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The first time they practiced together, it was a revelation.

Layshia Clarendon is a veteran. Nine years with five teams. And in all that time, Clarendon had never played with a dominant, back-to-the-basket center like Sylvia Fowles.

They were working on entry passes. Take one. "Higher,'' Fowles said. Take two, ditto.

Finally, Clarendon got it.

And the Lynx are benefiting. Since joining Minnesota after an 0-4 start, Clarendon has become the starting point guard, a calming veteran presence, a vocal leader…. a guard who knows you have to get the ball to Fowles high(er). A winner.

The Lynx, 8-3 since first signing Clarendon to a injury exception contract, have signed them for the rest of the season.

In 11 games, with 10 starts, Clarendon averaged 9.1 points, 4.9 assists, 3.0 rebounds. A double-figure scorer in five of 11 games, Clarendon averaged 13.3 points and 5.3 assists during the team's current three-game winning streak. Minnesota will go for four in a rematch in Phoenix on Saturday night.

What's striking about all of this is how quickly Clarendon has fit in.

"I think Syl is one reason,'' Clarendon said after practice Friday. "I never played, in my pro career, with a dominant post player. That's fun, really new to me. That really sets our offense up well. Playing with good players makes you better as a point guard.''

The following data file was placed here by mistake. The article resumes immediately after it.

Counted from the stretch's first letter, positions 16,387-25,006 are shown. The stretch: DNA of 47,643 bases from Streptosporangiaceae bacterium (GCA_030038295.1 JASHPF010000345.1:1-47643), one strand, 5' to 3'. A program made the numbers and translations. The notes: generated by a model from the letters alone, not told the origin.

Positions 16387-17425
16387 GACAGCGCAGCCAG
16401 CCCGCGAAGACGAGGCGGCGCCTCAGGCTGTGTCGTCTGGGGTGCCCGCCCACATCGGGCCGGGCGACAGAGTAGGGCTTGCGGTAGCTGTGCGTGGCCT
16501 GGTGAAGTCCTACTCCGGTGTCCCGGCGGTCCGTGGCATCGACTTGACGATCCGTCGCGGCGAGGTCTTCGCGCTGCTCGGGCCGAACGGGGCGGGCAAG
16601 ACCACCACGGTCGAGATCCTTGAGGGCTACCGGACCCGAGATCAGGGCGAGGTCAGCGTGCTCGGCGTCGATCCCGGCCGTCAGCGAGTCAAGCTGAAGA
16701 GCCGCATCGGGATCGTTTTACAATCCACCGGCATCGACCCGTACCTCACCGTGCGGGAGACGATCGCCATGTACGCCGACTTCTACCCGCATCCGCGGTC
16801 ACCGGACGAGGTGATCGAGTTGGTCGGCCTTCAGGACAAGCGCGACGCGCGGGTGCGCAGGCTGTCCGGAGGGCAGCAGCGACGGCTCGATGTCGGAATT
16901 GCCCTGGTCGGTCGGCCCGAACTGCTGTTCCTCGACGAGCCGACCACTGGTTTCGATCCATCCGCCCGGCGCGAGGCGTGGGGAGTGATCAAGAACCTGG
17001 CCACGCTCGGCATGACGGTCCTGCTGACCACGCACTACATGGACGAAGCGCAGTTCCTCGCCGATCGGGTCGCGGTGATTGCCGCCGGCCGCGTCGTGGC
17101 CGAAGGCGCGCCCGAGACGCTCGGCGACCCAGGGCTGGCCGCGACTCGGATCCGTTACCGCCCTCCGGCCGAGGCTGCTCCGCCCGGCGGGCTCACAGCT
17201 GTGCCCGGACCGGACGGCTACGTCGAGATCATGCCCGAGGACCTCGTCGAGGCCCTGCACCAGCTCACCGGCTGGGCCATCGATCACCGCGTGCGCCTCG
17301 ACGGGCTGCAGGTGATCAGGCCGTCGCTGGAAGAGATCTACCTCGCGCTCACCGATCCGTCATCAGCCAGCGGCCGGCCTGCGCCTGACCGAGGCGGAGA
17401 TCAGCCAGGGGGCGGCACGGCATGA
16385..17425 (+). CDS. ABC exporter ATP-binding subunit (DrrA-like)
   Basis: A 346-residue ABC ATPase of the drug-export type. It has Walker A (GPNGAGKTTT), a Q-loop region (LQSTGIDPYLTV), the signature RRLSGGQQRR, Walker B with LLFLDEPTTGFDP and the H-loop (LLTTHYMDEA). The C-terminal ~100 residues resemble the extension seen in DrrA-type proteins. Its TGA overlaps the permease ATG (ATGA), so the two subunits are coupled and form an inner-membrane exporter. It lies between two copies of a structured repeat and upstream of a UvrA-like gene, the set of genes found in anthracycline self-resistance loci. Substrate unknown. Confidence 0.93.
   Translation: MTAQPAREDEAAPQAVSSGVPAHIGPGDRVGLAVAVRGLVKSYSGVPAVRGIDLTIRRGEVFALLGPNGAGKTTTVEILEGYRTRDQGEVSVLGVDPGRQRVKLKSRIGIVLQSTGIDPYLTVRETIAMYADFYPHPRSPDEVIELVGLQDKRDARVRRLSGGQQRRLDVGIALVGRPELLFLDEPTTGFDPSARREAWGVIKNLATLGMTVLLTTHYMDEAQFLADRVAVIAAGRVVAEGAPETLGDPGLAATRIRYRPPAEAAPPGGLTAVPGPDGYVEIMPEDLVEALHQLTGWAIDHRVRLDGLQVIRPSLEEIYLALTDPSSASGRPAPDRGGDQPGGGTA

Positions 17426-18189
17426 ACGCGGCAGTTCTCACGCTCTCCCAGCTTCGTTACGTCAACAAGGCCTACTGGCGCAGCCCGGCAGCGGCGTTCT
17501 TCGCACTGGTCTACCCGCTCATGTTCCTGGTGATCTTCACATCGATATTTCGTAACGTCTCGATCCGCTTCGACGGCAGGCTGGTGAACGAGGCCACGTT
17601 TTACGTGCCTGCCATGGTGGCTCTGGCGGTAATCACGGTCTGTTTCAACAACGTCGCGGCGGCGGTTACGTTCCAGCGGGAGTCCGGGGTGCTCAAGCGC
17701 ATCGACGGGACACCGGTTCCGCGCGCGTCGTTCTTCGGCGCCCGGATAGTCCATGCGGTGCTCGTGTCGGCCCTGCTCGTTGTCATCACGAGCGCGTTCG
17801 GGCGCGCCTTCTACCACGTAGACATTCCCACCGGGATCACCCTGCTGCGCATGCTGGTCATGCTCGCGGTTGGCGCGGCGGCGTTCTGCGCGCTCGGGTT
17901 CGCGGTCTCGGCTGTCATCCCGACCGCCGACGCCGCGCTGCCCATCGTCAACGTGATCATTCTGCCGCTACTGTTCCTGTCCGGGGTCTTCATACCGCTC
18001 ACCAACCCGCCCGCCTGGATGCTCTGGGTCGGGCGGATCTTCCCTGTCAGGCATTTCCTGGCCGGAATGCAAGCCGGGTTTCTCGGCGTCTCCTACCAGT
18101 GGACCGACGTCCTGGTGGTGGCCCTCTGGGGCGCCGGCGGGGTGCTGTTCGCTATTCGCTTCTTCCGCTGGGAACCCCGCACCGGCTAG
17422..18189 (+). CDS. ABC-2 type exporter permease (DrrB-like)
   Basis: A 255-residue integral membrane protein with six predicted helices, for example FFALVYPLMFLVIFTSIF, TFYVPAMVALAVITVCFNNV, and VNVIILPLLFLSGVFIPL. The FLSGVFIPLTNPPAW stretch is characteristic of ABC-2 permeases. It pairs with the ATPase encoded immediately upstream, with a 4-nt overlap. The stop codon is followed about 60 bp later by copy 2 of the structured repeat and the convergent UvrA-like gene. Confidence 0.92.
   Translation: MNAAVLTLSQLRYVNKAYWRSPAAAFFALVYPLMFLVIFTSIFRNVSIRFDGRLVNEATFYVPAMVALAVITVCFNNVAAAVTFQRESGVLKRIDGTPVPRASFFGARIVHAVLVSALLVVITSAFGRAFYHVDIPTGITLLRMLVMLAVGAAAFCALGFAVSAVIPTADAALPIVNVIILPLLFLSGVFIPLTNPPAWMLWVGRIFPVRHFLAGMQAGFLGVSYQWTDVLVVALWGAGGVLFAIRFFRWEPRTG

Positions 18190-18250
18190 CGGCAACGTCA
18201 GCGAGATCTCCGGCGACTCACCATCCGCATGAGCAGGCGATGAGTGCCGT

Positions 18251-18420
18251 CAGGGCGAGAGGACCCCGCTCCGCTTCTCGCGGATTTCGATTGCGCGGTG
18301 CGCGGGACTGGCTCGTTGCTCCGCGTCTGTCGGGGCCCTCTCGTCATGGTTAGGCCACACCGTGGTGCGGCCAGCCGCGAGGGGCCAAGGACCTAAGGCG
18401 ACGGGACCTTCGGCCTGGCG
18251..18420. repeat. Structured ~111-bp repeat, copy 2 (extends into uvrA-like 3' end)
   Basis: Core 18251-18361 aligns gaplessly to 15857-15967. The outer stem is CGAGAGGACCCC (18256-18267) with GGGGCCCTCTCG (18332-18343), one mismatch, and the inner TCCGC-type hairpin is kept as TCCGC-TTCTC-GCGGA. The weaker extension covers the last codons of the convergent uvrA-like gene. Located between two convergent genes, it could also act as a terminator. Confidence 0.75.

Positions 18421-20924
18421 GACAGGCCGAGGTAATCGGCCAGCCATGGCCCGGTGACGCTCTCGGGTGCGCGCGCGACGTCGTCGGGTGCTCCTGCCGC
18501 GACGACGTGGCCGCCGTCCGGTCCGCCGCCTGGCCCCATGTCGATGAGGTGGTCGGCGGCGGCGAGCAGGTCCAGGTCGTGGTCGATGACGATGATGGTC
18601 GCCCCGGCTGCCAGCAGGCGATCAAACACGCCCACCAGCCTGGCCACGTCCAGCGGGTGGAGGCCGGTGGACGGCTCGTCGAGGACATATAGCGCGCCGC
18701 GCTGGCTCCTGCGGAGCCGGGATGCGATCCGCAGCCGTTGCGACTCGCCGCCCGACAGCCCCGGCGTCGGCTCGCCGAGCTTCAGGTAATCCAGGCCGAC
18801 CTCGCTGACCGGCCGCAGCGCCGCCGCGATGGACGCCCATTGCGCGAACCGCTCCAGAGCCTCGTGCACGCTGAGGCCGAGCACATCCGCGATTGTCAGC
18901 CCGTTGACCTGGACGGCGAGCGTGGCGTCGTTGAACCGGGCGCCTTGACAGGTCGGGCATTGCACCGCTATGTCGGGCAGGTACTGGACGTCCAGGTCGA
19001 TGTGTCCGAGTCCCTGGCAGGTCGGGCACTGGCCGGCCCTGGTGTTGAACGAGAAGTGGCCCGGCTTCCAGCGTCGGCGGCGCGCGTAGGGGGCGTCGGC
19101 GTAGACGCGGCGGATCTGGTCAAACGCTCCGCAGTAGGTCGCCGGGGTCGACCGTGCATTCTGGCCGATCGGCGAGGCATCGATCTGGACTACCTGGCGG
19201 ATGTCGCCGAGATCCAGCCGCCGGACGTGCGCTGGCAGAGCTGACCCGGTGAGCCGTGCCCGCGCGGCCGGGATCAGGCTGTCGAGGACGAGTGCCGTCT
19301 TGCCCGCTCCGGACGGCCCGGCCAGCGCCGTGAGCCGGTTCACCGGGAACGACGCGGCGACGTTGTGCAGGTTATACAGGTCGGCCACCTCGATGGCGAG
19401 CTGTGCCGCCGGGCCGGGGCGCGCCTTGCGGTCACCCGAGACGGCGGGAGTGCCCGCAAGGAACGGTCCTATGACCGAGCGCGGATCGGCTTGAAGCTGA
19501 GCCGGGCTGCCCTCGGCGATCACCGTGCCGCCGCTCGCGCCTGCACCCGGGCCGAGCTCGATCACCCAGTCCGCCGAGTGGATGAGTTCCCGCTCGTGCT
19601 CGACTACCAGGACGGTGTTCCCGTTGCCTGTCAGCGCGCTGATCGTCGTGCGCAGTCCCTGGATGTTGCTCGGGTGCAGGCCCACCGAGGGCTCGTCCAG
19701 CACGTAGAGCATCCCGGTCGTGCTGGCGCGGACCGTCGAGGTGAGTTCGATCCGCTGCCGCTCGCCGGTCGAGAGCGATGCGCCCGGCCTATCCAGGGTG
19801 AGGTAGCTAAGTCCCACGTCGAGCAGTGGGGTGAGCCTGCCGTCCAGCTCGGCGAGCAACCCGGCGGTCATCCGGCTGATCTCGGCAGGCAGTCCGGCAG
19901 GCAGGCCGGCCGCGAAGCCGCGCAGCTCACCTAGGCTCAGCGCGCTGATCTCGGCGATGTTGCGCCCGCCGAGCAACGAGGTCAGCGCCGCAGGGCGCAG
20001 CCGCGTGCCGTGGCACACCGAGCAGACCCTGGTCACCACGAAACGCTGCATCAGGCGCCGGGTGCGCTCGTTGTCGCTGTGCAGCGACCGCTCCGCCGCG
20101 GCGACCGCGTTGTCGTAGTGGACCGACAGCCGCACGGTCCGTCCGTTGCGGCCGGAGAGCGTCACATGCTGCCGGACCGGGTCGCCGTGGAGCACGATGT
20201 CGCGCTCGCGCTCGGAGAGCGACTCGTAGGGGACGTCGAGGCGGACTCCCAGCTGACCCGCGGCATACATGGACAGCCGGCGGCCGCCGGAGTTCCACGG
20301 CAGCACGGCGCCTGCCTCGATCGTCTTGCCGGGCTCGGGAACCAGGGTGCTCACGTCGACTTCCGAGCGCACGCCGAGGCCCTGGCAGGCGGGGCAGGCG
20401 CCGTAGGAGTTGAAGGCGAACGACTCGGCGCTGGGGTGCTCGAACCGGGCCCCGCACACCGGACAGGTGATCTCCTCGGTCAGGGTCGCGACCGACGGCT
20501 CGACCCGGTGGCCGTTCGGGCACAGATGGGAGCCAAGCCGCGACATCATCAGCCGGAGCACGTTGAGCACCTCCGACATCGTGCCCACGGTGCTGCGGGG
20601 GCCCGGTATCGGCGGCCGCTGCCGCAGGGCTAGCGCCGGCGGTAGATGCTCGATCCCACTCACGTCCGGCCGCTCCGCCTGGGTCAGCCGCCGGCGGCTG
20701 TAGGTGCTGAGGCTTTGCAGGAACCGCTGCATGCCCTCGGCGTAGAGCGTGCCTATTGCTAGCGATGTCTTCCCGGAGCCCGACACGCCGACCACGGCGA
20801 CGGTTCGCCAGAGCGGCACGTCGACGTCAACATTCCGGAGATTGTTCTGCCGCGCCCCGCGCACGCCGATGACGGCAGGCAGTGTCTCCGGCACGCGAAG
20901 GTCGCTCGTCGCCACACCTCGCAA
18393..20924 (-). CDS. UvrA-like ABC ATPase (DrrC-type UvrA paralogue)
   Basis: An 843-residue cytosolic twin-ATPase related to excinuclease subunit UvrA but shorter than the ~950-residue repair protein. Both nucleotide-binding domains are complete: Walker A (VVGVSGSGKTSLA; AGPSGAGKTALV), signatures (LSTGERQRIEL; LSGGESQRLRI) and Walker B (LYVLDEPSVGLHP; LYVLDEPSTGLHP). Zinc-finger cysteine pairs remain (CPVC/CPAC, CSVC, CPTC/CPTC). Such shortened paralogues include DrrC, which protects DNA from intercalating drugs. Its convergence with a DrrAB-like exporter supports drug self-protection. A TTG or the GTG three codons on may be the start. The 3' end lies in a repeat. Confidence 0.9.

It happened quickly. The Lynx had an offensive rating of 92.2 without Clarendon in the starting lineup. In the starting lineup? A 104.5, third-best in the league.

"Part of it is how fit Layshia is,'' assistant coach Katie Smith said. "They're very much of a competitor, a professional, knows the scout, understands the game. And a team player. They really filled a lot of boxes we needed to help us get going.''

Clarendon is not the only reason for this. Napheesa Collier came to the team late, too, and was integrating herself back into the flow. But there is no question the Lynx have gotten more efficient offensively, and Clarendon said that can get better, noting the Lynx are still struggling to limit their turnovers.

Clarendon came to the Lynx after being waived by New York. There was a succession of injury-related contracts — the Lynx have dealt with injuries to Rennia Davis, Jessica Shepard, Aerial Powers and Natalie Achonwa — and now a season-long deal.

"It's been great, having Layshia around,'' Kayla McBride said. "I think the steadiness is something we really needed at the beginning of the season. [Clarendon] slid right in, with their experience.''

Clarendon was a key part of Wednesday's 82-76 victory in a contentious, physical game. Phoenix had drawn within four when Clarendon drove for a layup with 1:49 left. Moments later, after the Mercury had come within four again, Clarendon hit an 11-foot jumper with 26.5 seconds left to ice the game.

Even off the court Clarendon has had an impact, leading in practices and being vocal during timeouts.

"They've played with a lot of teams, in a lot of scenarios, overseas, USA Basketball,'' McBride said. "And Layshia's able to communicate.''

Clarendon also gave the coaching staff a lot of credit, particularly coach Cheryl Reeve, comparing Reeve to former Indiana Fever coach and Women's Basketball Hall of Fame member Lin Dunn.

"She brings a level of veteran coaching I haven't felt since Dunn,'' said Clarendon, who began their career with the Fever. "So much experience, knows how to coach the game.''

The Lynx (8-7), over .500 for the first time this season, have four more games before the league takes a month-long Olympic break. After Saturday's game, the Lynx play host to Dallas on Wednesday, then play at Las Vegas on Friday and at Los Angeles on July 11.